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Poetry Magnum Opus

R.M.S.Titanic


Frank E Gibbard
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Frank E Gibbard

In a new century not long yet in the turning

home fires of the world were happily burning.

 

Gestated from the deep womb of the Atlantic

was a story dramatic, tragic and romantic.

 

Below, in chandelier-lit salon of the sinking ship

a strewn champagne glass rolls and twinkles.

 

On deck, a musician's first tutored chord

in his far-off conservatoire echoes and tinkles.

 

Lives flash through minds, icy waters drip,

at hazard the prospects of all souls aboard.

 

A gambler tossing his final losing hand in

makes swerving way up a first class stair

swept mid throng of strangers, kith and kin;

no hurry, the code as males were all aware:

women and children first to fill the boats.

 

Such were morals and the decorum as R.M.S.

Titanic floats though holed in Atlantic iciness.

In the freezing chill and darkness She is still ...

a band plays on as to the end in duty on and

on, so bravely will, as long as they can stand.

 

Ladies cried loudly leaving sad husbands behind,

uncertainty of reunion afflicts each wifely mind

dark thoughts such victims think as hope sinks.

Husbands watch wives on lifeboats safe away

precious ones may live on, fervently they pray.

 

Mrs.Ida Straus would not depart and quit her

Mr.,Isidor, they were together from the start,

she said and would not allow him to go before.

 

Potentates of great estate ponder the fickleness

and vicissitudes of fate. the foundering of this

great ship and state. It was by God so unthinkable,

claimed by her makers as watertight and unsinkable.

 

Thomas Andrews, a Belfast man had drawn the plans

and sailing's shortest straw, his ship was surely going

down as he so plainly saw, R.M.S.Titanic had not long;

lifeboats though few he would try to get full and away,

he organised their best dispatch, he himself would stay.

 

Well-off cabin and poor steerage passengers both on par

in growing perturbation share fears tears and desperation.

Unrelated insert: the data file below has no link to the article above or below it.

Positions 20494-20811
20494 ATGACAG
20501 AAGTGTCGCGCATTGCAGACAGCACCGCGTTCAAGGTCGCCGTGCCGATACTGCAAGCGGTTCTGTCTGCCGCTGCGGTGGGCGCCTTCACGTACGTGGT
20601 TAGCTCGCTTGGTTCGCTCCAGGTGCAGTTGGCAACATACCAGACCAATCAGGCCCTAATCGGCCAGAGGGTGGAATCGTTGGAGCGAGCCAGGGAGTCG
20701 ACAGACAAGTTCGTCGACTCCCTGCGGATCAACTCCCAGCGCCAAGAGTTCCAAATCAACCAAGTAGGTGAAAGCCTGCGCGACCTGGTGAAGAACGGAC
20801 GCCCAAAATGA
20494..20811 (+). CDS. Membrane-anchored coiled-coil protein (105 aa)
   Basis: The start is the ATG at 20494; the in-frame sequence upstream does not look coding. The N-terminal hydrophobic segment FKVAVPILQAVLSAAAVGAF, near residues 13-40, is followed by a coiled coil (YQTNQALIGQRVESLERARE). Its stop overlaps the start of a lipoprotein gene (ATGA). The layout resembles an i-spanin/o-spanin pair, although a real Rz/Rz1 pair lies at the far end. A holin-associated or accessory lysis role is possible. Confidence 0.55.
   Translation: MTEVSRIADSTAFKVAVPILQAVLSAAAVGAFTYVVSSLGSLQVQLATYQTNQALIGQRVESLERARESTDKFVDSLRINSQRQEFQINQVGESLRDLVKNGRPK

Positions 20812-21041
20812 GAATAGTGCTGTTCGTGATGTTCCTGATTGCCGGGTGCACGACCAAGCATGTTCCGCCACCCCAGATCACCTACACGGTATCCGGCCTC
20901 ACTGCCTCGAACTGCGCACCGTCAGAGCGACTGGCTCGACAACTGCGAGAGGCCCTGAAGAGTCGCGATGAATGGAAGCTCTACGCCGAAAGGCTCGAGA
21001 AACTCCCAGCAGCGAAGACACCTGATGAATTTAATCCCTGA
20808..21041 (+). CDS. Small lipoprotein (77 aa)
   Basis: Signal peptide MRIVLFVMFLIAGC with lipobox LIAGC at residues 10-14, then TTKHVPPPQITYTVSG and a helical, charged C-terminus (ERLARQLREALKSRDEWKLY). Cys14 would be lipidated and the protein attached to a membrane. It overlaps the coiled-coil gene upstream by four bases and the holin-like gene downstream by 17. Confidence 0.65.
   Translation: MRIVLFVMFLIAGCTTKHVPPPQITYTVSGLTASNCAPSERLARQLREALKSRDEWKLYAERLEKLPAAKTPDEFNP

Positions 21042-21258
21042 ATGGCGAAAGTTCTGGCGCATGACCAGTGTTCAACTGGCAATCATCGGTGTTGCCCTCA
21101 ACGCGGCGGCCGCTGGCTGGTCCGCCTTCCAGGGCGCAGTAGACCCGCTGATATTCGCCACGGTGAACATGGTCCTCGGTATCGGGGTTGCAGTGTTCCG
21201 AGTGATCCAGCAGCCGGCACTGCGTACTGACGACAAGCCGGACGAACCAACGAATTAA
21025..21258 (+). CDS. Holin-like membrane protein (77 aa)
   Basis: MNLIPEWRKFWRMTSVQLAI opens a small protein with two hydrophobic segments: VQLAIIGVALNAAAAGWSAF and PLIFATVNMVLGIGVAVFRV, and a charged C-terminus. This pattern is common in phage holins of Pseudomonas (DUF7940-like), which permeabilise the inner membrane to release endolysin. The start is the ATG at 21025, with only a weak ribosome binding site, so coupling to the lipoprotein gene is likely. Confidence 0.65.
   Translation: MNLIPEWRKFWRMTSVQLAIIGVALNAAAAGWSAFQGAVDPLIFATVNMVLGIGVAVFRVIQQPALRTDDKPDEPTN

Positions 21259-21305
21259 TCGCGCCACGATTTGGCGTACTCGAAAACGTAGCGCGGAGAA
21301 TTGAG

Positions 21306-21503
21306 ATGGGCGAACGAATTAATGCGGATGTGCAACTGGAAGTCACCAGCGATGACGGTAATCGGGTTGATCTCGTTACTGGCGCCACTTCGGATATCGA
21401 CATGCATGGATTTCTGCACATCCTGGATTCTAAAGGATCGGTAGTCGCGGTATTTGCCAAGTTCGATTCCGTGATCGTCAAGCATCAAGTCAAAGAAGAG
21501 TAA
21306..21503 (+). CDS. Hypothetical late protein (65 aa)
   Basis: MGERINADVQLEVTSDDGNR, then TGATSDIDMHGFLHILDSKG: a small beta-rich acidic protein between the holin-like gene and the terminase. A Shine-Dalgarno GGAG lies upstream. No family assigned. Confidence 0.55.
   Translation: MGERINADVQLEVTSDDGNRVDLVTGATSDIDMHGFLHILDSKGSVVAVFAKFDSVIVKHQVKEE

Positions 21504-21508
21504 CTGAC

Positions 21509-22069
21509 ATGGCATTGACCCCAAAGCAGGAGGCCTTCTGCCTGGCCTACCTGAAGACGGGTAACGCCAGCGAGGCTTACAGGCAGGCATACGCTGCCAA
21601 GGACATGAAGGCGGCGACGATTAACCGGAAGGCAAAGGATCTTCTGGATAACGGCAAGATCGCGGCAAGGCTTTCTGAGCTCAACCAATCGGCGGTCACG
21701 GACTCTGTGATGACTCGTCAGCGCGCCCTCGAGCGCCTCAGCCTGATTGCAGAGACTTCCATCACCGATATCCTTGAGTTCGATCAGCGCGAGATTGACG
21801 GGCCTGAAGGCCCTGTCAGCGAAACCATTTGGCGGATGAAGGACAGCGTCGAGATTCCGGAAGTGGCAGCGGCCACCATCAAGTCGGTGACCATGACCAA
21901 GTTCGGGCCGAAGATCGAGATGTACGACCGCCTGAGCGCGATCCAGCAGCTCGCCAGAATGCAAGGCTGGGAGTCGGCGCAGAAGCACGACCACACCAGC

A grand White Star lady brought all down to equal station,

crew and officers' realization: no boats nor sure salvation.

 

Radio calls and flares had all gone off no sign yet of relief

a cleric intones a prayer to God seeking succour from belief.

Man had confronted an impenetrable wall of Nature and lost,

Her mighty berg of frozen water dominates the seas untossed.

Titanic ill luck, that curse of life, had dogged this maiden's trip,

not admitting of disaster quite unprepared for misfortune's grip.

Costs: priority of the day, ceded fewer lifeboat places than souls,

H.M.Board of Trade safety orders, were like Titanic, full of holes.

 

Warnings of nearby ice threat sent through confusions unreceived,

vain attempts to signal distress all misunderstood or not believed.

By irony the nearest ship of sunny name S.S.California belated came,

too late for her Captain Lord to gain credit or shed the blot of blame;

by then Titanic's Master Captain Smith was gone as was his mighty ship.

 

Mr.Marconi's radio telegraph had failed to help upon that fateful day,

in spite of mankind's machinations a perverse Luck had greatest sway.

Edited by Frank E Gibbard
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I saw Cameron's version when it came to the cinema. Your poem captures the same final moments equally well. I love the descriptions, especially this one:

 

Such were morals and the decorum as R.M.S.

Titanic floats though holed in Atlantic iciness.

In the freezing chill and darkness She is still ...

a band plays on as to the end in duty on and

on, so bravely will, as long as they can stand.

And I would even note that your lines have a touch of Coleridge, of "The Rime of the Ancient Mariner." Here, you show a universal truth:

 

Well-off cabin and poor steerage passengers both on par

in growing perturbation share fears tears and desperation.

A grand White Star lady brought all down to equal station,

crew and officers' realization: no boats nor sure salvation.

We all leave the world exactly as we came in -- with nothing.

 

As always, your usage of vocabulary is remarkable. Very well done, Frank.

 

Tony

Here is a link to an index of my works on this site: tonyv's Member Archive topic

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Frank E Gibbard

Thanks Tony, you are generous with your time and comments, and customary depth of reading and critical analysis.

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  • 1 year later...
Larsen M. Callirhoe

glad you bumped it.i appreciate yours and brendan's take on thesinking that spark controversy. your vocabulary is superb.

 

victor aka larse

Larsen M. Callirhoe

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